May 17, 2013
It began, as so many problems do, as something that sounded like fun:
Maybe I would buy a new car!
My 10-year-old Honda Civic hybrid was about to cost $2,100 to repair, the latest of several pricey fixes to a vehicle I'd once called trustworthy, and so my eye began to roam.
Until recently, my Civic and I had been happy together. For years, I didn't even glance at other cars, much less covet them. My Civic may never have been the sexiest thing on four wheels, but back in 2003, a hybrid, any hybrid, carried a whiff of intrigue and mine made me feel special.
But 10 years later, the novelty was long gone and I couldn't trust it anymore.
"I'll let you know what I decide to do," I told Brian in the service department after my car's latest expensive failures were diagnosed.
Fix it or dump it?
I wasn't sure, but the little grinding in the motor as I drove off echoed the thought grinding in my heart: This car and I were through.
Anyone who has ever wanted a new car without knowing which new car can relate to what happened next.
I soon became a compulsive ogler. Every street, every parking lot was pulsing with temptations.
Oh, look at those Mini Coopers. They might not make the critics gush the way the other cars in my price range did, but who cared when they came in such seductive colors?
And that little Mazda3. I'd never been attracted to a Mazda, but this baby had nice lines.
Priuses, of course, were galumphing around everywhere, reminding me that while I may own a hybrid, it has never been the hip hybrid.
Walking down the street, I took to peering into strangers' cars, checking out the seats and dashboards.
"Sorry," I mumbled to one suspicious driver who caught me in the act.
Once, I saw a car turning a corner and liked the look of it so much that I chased it, hoping to see the brand, knowing perfectly well how superficial I was to judge a car by its cover.
I spent hours online reading car reviews. I read them when I should have been working. I read them when I would rather have been sleeping, once from 4 a.m. until dawn.
I always wondered who read car reviews. Now I know. Procrastinators and insomniacs.
For some drivers, buying a new car is no big deal. These happy-go-lucky types switch cars as blithely as they change socks. For those of us who change cars only once a decade, though, getting rid of the old car is as serious as divorce.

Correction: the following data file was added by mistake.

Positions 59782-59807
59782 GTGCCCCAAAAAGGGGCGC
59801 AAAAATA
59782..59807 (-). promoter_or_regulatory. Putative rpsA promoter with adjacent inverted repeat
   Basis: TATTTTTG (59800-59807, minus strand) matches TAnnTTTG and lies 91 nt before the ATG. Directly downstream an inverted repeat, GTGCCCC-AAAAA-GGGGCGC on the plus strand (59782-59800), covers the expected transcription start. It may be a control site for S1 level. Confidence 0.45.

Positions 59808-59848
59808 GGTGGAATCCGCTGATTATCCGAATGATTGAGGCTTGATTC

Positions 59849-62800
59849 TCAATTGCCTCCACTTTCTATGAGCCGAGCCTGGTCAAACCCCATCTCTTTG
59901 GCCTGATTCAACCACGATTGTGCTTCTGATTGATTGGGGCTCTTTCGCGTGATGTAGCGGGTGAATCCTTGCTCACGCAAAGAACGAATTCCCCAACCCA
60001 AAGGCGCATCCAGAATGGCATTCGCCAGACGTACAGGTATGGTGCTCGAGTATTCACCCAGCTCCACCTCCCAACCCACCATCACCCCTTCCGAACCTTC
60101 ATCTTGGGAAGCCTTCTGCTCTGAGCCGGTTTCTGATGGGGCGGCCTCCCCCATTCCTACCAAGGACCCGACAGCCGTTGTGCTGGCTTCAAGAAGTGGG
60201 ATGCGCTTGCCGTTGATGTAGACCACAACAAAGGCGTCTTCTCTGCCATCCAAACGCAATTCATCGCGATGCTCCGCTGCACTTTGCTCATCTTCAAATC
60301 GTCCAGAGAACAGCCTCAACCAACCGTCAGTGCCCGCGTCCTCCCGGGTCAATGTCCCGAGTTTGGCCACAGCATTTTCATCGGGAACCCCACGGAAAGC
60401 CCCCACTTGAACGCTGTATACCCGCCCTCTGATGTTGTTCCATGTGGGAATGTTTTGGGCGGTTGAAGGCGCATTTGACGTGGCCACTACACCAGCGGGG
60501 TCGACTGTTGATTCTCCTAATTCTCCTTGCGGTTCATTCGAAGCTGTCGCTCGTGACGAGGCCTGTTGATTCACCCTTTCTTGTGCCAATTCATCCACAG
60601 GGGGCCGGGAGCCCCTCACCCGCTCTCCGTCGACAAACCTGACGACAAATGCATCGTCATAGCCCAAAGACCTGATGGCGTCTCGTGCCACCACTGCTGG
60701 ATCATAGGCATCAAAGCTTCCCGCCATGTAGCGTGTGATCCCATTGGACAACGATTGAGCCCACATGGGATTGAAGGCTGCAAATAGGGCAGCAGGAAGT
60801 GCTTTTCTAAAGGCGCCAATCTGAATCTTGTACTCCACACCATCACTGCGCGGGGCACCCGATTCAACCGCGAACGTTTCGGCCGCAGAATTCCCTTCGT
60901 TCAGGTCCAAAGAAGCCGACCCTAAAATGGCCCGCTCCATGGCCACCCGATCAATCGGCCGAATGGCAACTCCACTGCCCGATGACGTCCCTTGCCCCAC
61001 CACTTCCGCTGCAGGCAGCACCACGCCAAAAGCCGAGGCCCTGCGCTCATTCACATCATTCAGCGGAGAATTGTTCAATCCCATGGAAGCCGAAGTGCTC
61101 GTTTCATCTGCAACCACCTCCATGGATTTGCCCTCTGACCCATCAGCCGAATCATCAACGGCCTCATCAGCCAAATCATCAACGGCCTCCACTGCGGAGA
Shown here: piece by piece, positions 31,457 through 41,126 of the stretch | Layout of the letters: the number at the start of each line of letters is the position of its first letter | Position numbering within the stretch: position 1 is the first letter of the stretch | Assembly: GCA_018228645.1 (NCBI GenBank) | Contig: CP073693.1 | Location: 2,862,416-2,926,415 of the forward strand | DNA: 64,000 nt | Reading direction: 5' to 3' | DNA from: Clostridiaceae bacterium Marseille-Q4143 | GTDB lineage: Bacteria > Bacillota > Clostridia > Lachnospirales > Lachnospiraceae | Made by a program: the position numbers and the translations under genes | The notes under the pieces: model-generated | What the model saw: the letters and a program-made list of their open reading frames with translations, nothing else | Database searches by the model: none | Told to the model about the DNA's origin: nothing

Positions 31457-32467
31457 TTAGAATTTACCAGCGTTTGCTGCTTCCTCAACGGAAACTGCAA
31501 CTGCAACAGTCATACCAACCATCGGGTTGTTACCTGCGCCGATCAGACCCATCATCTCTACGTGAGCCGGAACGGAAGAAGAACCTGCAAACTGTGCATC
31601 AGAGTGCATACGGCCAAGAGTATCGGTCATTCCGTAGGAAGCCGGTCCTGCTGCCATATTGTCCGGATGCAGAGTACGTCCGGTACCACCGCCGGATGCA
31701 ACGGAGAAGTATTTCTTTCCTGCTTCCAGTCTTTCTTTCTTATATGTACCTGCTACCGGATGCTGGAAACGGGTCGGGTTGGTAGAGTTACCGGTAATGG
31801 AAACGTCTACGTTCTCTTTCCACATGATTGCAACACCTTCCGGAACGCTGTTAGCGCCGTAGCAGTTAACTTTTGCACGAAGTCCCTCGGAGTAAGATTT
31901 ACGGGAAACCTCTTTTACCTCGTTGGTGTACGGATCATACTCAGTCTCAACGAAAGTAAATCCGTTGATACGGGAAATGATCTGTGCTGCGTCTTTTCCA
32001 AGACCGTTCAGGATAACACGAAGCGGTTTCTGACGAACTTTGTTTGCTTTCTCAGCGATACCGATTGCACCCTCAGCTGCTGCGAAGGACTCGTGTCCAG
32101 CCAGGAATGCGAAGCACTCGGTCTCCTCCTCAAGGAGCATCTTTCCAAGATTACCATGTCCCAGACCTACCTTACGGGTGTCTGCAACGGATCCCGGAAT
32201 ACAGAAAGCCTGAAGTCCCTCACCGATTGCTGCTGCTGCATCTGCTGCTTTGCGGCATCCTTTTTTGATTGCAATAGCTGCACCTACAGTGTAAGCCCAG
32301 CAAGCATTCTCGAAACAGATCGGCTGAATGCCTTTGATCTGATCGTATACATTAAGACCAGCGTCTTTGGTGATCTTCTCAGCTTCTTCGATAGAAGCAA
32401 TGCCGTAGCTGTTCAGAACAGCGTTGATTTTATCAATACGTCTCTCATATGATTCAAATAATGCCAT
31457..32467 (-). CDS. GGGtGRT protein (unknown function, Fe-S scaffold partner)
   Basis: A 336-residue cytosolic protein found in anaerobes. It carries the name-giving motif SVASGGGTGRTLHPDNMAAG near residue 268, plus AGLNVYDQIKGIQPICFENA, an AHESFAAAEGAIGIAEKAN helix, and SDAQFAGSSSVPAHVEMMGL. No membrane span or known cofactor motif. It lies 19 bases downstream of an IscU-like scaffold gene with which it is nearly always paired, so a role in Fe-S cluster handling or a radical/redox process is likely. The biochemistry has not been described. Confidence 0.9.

Should you follow your flamboyant heart or obey your rational mind? Go for 50 mpg or that zippy drive? Stick with the familiar or step into the wild?
When it comes to cars, I've always been responsible. I've spent a lifetime in little Japanese cars, mostly Hondas. They've never done me wrong but never satisfied my need for adventure.
I'm also cheap.
I've never understood why anyone would spend a fortune on an automobile in a big, congested city that devours cars as mercilessly as snakes devour mice. I capped my fantasy at $25,000 and tried not to yawn every time I read about the marvels of the Ford Focus and Honda Fit.
"How do you like your car?" I asked everyone I knew, only to learn that this was like asking, "How do you like your baby?"
People love their cars, I've learned. They are as loyal to their cars as they are to their sports teams and pets.
Ask them to recommend a car and most will guarantee you that the one they drive is the one, the only one, worth the love.
This is a heartening testament to the quality of cars available today, but it just confused the choice.
Buy American. Never buy new. Why do you need a car anyway? In my quest, I've heard it all.
Meanwhile, as I've learned and yearned and mulled, an independent voice has grown louder: The thrill of a new car would quickly fade. The new car payment would not.
And so I wait. Breaking up is hard to do.
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